tv Executive Action on Immigration CSPAN November 6, 2014 9:06am-10:42am EST
institutionalizing this important level of engagement. i think the white house wants to emphasize economics in asean, which is smart. incredible stock for u.s. investment in asean. some math is being done over at the white house and you'll hear more about that. but as a preview -- and i think we've talked about this at csis. u.s. investment in asean is multiples greater than it is in china. it is nearly ten times as great as it is in india. and if you look at total u.s. investment in asean and you include energy, we are the biggest investor in asean by a factor of over two times. after the meetings he does in myanmar's capital. for those of you who are skateboarders, it's a paradise for you, ten-lane roads with no
cars on them. you would really enjoy that. and he will do a bilateral with the president of myanmar. you can tell the white house is managing the myanmar trip very carefully given the fact that the president called the president of myanmar and the leader of the opposition earlier this week to get ahead of that trip. the president has three important issues to manage within the myanmar situation. first and, i think, foremost on most people's minds is the 2015 election. right now, precluded to run for president. i think americans would like to see changes to the constitution
so she would be able to run. there will be a question, and this will be a hard one, between the white house trying to support continued reform, economic and political reform in myanmar. after all, this is a country that had cloistered itself for decades and has made an incredible amount of political and economical reform but there's a real push from senate and house legislators, including the new senate leader, mitch mcconnell on human rights and democracy and myanmar. the president will have to address this. i think he should. the fact that democracy and reform in myanmar cannot be allowed to stall. i think also there's a recognition that you have to be practical about how much change the country can handle at one time. the other two issues that he has to address while he's there is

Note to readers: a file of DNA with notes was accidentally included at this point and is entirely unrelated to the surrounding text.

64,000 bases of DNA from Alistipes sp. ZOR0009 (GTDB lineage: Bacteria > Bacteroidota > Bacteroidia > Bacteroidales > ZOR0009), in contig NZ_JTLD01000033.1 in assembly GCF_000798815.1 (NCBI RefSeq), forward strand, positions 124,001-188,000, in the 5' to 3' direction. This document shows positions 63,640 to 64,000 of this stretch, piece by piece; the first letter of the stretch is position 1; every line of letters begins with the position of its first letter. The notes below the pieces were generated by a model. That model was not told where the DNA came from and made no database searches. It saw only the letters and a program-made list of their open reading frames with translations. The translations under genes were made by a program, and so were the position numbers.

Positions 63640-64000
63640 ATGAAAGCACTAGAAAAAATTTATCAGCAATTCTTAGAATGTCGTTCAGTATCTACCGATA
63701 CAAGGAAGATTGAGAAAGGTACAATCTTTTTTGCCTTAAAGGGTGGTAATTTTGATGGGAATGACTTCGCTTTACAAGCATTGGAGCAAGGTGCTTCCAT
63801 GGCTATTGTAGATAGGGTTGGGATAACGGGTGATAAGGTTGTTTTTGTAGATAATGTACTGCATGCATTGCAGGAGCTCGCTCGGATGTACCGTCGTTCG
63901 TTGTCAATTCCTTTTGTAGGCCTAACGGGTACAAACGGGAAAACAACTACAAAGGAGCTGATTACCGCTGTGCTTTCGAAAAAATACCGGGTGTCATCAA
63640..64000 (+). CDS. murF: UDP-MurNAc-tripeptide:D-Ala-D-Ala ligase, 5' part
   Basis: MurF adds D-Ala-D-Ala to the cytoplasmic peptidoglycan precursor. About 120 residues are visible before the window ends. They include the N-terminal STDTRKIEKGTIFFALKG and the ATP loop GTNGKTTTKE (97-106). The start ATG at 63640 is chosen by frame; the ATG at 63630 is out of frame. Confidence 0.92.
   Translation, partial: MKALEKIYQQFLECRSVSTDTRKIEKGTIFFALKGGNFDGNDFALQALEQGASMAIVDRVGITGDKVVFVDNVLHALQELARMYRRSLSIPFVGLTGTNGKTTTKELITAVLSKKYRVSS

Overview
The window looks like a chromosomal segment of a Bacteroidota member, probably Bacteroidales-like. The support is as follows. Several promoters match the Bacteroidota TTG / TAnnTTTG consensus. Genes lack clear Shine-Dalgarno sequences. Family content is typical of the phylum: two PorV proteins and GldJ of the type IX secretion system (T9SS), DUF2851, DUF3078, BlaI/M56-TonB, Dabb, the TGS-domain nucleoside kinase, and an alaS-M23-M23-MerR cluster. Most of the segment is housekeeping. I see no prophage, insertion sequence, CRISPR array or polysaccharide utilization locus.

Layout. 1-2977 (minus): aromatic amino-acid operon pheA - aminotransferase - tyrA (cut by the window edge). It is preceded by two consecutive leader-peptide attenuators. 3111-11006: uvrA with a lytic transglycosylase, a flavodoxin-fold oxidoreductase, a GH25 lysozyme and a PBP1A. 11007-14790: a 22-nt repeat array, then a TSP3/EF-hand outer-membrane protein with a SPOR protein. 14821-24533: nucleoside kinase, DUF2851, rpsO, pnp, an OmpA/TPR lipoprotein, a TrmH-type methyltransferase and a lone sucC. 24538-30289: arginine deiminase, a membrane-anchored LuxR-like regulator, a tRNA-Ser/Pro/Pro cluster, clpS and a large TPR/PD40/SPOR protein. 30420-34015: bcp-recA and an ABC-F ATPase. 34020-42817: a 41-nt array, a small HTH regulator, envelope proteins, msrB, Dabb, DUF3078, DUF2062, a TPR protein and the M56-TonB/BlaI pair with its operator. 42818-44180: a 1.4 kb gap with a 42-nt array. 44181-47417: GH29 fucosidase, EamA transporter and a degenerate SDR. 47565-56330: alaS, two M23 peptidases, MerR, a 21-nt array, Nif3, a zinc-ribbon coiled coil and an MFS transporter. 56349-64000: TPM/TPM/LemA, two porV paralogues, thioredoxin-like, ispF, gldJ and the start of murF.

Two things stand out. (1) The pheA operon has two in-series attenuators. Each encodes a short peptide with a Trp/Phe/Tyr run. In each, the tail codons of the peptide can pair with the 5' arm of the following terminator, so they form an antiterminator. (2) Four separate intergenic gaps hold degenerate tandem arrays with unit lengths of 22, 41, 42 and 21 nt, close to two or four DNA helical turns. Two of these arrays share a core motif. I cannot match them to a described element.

the plight of the rohenga. steve will talk about that. and the toaster achieve regional cease fires. strong core burman population but cease-fire negotiations with a wide group of minorities on the periphery of that center. actually that's going very well. the sovereign integrity of myanmar is important and those cease fires having a political basis not just a military basis is vital. and finally, this is an important story, the new president of indonesia will be at the apec eas and the g-20 meetings. there was earlier fear that he might not go to the g-20. he's going.
and president obama will meet him for the first time and do a bilateral with him in brisbayne, in australia. that should be a very important meeting. it's got half of asean's economy. it may be nuanced and it's indirect but the indonesians will play a very big role in areas like foreign policy and national security concerns in the east asia summit and in asia generally. under joko wi's five-year term. and coming to that, i think one thing you'll see out of the east asia summit and the asean summit is a growing determination to stand up to china on the
maritime security threat that china has very practically posed. mike mentioned, and he's correct, that the chinese have not let their foot off the gas on the south china sea. rhetoric from china on a code of conduct is really -- the best way to look at this, it's like the charlie brown the football is the code of conduct in the south china sea. the chinese are holding it, saying we're serious this time. come on, come on, kick it. and they pull it back every time. i think asean really wants the united states to continue its role in putting this on the agenda, talking about it. and we see increased asean cohesiveness behind the south china sea issues.
>> for the united states not to be in a defensive crouch on these economic initiatives. the united states has been put into that sort of reactive mode on the asian infrastructure, investment bank and the ftap, free trade area of the asia-pacific feasibility study. the way to get around this is play offense. what we haven't seen from the good things from this white house, we have not seen a comprehensive economic strategy for asia. if -- it's not hard to put in place. if they can get their act together and articulate a strategy, the rest of asia will
be game for that and they're very much interested in not having a synocent rick order or, god forbid, political integration in asia. thank you very much. >> we'll wrap up with steve morris, with remarks from steve morris. and dr. morris is the director of our global health program. then we'll open it up to your questions. for those on the periphery, we'll be passing around a microphone. and if you can identify yourselves, that would be very helpful. >> thank you. andrew, thank you very much for pulling us all together and good morning. i'm going to speak briefly to the mission we had to myanmar in august. but before that, a few words about ebola. the president yesterday announced a 6.1 billion supplemental for ebola. the majority of that money for overseas purposes both in west